Julien is riding a wave from a recent visit to Aldi grocery store, and he and Kiersten are here to share their thoughts on low-cost shopping options. They’ve noticed inflation in the food and grocery industry over the last couple of months. Atlanta, where the Saunders are based, was recently ranked No. 4 in a list of American cities experiencing the highest rates of inflation. There’s also a heightened focus on food waste and food insecurity.
Previously, Whole Foods seemed to be a better option for product variety and quality. But today, after comparing the prices between Whole Foods and Aldi, Julien and Kiersten found that Aldi’s prices were up to 50% cheaper. Food is often prepackaged there, so while it can be difficult to get one jalapeño, for example, buying in larger portions allows you to get an entire side of salmon and save per meal while getting delicious food.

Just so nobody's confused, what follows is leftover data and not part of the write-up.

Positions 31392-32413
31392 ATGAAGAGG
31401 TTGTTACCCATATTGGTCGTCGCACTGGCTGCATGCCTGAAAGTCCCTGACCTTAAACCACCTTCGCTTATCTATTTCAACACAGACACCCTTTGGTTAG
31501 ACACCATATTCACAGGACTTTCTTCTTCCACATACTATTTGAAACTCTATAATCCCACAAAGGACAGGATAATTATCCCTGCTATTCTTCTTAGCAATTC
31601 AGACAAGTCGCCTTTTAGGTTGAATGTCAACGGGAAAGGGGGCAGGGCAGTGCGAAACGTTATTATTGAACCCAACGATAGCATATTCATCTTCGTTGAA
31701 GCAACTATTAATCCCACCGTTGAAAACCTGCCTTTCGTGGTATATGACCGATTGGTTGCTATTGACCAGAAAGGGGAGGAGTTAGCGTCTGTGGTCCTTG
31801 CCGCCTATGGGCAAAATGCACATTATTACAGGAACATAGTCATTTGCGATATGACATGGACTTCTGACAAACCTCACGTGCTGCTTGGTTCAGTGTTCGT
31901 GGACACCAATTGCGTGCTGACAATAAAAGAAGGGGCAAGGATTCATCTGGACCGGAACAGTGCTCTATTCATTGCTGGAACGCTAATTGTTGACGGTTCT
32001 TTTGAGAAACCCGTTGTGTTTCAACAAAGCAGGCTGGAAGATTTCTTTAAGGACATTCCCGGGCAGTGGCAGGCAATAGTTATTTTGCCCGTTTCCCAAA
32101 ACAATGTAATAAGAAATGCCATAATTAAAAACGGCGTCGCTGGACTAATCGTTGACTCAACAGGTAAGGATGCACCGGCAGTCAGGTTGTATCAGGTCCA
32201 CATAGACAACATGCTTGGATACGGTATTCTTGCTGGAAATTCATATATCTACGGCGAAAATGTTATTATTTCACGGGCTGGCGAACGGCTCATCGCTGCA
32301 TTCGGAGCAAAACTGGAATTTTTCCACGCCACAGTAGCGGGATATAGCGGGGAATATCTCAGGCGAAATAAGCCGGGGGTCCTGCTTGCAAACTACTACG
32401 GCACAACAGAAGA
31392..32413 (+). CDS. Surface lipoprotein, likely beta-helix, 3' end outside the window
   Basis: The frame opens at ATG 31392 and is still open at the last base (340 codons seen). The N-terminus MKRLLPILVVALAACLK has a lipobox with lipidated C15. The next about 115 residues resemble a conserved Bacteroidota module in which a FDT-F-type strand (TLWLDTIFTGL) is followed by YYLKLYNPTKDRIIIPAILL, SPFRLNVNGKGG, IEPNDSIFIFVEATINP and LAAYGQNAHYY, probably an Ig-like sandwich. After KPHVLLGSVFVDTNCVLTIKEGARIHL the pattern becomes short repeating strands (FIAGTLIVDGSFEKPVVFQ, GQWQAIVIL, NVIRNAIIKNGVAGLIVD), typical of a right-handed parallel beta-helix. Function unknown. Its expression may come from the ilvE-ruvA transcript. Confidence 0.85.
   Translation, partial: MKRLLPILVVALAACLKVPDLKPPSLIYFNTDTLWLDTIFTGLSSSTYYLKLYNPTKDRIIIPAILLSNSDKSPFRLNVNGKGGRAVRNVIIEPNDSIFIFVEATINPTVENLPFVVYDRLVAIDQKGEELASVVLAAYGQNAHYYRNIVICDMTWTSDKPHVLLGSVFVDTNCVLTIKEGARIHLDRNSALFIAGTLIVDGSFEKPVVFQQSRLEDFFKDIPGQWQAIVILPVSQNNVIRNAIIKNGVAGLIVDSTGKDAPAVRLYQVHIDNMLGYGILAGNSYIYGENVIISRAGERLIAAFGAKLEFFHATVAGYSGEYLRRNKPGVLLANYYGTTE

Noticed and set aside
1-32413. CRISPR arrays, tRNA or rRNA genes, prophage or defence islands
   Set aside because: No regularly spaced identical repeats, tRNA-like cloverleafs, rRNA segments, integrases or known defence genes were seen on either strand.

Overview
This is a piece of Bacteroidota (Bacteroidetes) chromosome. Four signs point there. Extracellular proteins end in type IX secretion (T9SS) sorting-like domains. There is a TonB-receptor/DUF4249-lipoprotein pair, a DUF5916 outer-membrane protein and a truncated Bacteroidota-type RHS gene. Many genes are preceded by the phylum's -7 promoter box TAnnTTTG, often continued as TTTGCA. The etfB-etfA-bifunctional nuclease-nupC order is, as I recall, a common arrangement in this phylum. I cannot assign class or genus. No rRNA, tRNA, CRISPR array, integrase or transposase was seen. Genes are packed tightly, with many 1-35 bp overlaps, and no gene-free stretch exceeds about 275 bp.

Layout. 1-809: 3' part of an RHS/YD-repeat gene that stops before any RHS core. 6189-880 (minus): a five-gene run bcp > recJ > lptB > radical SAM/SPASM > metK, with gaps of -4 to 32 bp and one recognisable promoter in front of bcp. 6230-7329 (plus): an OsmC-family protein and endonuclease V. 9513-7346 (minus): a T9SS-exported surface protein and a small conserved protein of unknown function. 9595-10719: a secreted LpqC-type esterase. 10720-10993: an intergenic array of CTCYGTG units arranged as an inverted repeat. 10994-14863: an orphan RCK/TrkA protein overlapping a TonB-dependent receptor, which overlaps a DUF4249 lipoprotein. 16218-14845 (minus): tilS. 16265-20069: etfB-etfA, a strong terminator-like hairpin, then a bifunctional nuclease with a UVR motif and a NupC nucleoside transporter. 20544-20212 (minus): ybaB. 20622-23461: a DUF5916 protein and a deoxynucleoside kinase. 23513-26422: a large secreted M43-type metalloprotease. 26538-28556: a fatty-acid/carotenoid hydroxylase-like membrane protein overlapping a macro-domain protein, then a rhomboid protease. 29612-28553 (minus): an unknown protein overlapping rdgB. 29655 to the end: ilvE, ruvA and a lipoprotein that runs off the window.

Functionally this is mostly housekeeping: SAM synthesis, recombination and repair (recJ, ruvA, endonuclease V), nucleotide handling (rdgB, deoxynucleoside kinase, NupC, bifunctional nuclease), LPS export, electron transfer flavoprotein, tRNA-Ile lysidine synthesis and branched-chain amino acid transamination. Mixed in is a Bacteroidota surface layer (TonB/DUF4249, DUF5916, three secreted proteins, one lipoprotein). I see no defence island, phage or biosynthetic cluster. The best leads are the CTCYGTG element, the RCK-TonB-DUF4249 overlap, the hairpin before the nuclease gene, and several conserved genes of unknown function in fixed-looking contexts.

Don’t pay more than necessary on staples like canned beans, rice and pasta sauce, Julien says. Most people cannot tell the difference between a store brand and a name brand.
“Last time when I went to Aldi I was fully expecting, just based off of feel and what I’m accustomed to, that this is gonna be about $150, $160 bucks and we didn’t even crack $100,” Julien recalls. “It was like $93 and I get it. I understand why people come here—especially if you have kids.”
Kiersten also recommends T.J.Maxx for the same type of no-frills shopping experience. They discuss both the pain points and the benefits of shopping at lower costs, including how consumerism doesn’t necessarily pay when it comes to brand loyalty.
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